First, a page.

Legislative Tracker: 2024 State Private-School Choice Bills

Updated: 5/27/2024

As it did last year, private-school choice is looming large in 2024 state legislative sessions. Building on a flurry of 2023 choice laws, lawmakers in multiple states are working to create or expand programs directing public funds towards private educational opportunities. But the rapid expansion of school choice has also provoked some backlash in state capitols.

FutureEd has identified 118 private-school choice bills in 34 states introduced or prefiled so far in 2024. While most aim to broaden private-school choice options, a handful seek to scale back such programs. So far, 16 have been enacted, including Alabama’s CHOOSE Act (H.B. 129), which establishes an education savings account that will soon be open to all families in the state. Missouri’s S.B. 727 expands the state’s existing tax-credit scholarship ESA, raising the income limit from 200 percent of the federal free or reduced-price lunch threshold to 300 percent and increasing the funding cap from $50 million to $75 million. And in Georgia, S.B. 233 creates an ESA program for students in the lowest performing 25 percent of public schools. More bills supporting school choice are expected in the coming months, particularly in Republican-led states where choice bills failed last year or where lawmakers have yet to extend private-school-choice eligibility to all students.

Last year was a landmark year for private-school choice, with 17 states enacting legislation to either establish or expand programs. Eight of these states—Arkansas, Florida, Indiana, Iowa, North Carolina, Ohio, Oklahoma, and Utah—adopted universal or near-universal eligibility, bringing to ten the number of states with universal programs.

This year, legislators in several states aspire to join their ranks, introducing bills to launch universal private-school choice, whether gradually or all at once. Although Tennessee’s efforts to establish a universal ESA program died this year, Louisiana legislators are still considering H.B. 745, which would create the LA GATOR scholarship and open it to all the state’s children within three years. Nebraska’s L.B. 1386 proposes a modest universal ESA, providing $1500 per student per year.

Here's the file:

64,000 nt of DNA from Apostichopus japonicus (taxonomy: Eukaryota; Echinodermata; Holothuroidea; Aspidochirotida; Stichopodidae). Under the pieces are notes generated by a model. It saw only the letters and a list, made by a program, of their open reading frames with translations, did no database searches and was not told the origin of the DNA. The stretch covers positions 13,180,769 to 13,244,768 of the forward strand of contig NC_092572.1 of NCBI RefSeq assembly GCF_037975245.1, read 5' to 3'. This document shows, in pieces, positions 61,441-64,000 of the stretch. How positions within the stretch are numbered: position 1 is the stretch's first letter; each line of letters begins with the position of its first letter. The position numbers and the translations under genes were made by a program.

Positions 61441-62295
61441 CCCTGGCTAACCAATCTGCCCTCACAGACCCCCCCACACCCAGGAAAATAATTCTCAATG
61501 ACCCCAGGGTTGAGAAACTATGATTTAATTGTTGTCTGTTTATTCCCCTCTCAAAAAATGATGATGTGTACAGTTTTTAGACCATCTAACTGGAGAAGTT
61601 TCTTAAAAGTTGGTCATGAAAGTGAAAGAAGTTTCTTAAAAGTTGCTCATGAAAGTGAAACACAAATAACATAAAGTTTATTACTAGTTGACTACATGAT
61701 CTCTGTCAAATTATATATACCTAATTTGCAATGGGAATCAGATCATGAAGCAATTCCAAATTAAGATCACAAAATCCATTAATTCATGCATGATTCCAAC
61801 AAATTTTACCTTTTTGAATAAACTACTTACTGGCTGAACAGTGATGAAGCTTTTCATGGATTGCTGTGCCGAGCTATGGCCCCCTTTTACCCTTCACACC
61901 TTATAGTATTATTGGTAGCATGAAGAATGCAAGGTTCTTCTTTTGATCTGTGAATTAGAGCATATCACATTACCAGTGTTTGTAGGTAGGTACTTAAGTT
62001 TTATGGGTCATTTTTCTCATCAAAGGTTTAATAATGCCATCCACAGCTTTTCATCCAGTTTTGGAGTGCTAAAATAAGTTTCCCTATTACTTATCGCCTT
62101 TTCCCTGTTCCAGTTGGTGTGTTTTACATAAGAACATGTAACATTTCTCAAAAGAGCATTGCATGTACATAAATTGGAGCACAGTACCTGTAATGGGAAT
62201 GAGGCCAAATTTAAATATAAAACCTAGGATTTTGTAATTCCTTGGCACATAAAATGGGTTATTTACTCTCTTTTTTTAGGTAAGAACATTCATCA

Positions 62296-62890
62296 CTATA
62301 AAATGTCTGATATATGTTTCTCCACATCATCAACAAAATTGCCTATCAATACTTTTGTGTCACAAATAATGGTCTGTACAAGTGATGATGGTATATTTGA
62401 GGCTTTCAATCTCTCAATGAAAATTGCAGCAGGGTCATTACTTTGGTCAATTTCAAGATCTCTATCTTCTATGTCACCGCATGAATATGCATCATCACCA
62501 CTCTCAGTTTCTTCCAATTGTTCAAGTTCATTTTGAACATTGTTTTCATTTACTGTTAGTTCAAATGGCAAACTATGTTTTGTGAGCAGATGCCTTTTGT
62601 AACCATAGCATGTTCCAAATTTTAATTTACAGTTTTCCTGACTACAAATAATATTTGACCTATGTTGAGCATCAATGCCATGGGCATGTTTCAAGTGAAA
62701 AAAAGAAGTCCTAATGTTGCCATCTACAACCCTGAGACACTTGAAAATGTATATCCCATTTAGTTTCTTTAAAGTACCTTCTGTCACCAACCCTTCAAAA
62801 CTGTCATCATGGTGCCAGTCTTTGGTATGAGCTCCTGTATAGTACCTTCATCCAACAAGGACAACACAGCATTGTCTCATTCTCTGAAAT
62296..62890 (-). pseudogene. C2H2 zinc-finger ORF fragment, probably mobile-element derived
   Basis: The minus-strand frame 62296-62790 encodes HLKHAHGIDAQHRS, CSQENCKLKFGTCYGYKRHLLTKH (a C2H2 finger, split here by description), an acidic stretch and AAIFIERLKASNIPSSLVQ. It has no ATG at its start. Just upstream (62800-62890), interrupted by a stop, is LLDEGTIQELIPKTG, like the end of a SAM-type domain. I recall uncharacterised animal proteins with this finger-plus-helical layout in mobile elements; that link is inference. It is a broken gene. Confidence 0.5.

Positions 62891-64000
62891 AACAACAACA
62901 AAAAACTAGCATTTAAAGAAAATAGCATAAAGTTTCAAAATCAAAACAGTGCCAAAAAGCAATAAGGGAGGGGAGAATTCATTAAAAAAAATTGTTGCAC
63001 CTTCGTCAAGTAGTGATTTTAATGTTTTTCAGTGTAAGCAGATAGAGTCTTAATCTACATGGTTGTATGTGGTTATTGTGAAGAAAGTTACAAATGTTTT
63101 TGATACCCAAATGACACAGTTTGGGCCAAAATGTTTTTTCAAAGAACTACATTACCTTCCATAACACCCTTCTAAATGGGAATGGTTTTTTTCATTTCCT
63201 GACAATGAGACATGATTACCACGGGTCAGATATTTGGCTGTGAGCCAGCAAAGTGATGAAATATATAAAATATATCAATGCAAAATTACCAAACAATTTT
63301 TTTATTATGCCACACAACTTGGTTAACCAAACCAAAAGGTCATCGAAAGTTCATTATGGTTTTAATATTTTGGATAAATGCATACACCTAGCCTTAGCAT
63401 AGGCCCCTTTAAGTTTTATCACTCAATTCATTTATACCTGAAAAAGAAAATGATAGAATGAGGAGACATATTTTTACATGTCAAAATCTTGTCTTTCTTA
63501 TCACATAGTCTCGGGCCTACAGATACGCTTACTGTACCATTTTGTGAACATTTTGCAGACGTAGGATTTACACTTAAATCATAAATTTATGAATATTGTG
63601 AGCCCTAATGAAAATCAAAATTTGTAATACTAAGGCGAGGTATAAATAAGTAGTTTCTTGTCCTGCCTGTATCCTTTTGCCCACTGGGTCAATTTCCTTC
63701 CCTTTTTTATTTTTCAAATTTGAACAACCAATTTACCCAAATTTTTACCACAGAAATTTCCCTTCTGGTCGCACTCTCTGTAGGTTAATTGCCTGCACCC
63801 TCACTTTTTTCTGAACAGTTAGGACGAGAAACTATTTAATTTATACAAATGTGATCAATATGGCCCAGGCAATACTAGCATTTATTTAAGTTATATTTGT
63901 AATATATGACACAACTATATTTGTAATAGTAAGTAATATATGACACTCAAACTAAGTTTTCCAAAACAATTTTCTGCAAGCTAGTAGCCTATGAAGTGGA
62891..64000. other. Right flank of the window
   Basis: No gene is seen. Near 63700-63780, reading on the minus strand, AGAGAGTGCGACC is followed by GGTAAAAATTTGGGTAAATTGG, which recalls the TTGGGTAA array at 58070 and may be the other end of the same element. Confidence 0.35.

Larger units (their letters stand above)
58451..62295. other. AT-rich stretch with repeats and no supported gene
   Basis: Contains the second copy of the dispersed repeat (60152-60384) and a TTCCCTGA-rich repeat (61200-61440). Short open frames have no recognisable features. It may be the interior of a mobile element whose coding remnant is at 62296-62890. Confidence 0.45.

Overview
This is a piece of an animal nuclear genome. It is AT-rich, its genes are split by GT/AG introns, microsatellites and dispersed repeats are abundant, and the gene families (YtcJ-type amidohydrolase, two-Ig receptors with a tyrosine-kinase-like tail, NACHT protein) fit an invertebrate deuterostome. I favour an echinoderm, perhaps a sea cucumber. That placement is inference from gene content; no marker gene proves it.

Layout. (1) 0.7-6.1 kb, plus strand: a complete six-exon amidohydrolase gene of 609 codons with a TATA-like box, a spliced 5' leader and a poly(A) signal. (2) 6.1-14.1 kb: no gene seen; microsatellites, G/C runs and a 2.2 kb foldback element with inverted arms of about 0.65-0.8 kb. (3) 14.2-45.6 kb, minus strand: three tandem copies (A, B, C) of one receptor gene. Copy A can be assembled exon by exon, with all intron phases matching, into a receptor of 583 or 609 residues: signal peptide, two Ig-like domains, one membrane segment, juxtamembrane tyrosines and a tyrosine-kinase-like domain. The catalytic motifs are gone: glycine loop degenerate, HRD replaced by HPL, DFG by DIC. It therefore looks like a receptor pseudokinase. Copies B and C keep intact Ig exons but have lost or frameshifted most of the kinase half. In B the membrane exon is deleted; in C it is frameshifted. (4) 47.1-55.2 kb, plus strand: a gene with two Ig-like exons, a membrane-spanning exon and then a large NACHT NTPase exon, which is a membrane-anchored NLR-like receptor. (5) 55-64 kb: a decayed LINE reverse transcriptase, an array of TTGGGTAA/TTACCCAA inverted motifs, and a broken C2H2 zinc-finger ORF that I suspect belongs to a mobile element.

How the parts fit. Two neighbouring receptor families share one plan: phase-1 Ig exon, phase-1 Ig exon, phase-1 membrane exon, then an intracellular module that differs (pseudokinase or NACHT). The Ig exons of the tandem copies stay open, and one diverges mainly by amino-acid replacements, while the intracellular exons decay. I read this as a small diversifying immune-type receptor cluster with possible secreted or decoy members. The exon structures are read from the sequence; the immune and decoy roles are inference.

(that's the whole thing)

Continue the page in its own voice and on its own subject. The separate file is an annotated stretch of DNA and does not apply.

Other bills target specific student groups. In Pennsylvania, for example, S.B. 1057, introduced by a Democrat and co-sponsored by a Republican, would create the Educational Freedom Act Program to offer scholarships to low-income students zoned to low-performing public schools. The bill is modeled after Governor Josh Shapiro’s school choice plan, offering scholarships up to $10,000 for high school students and $15,000 for students with special needs.

At the same time, lawmakers in other states are pushing back on established programs. In Iowa, S.F. 284 seeks to repeal the state’s universal ESA program that was established last year.

Democrats in Tennessee have introduced bills that would require the department of education to annually collect and report information for each participating private school and education provider, including the cost of tuition, admission policies and decisions, students demographics, and student performance metrics; ensure private schools receiving public funds comply with the same public school testing requirements; and mandate that participating schools comply with the state’s requirement to retain third-graders not meeting reading proficiency.

In Arizona, several bills seek to enact Governor Katie Hobbs’ proposal to increase accountability and transparency for the state’s universal ESA program, including requiring background checks, limiting “luxury” spending, mandating participating schools to report performance data, and requiring the Department of Education to estimate the program’s cost.

We will continue to monitor and update the tracker as new bills are introduced and progress through the legislative process.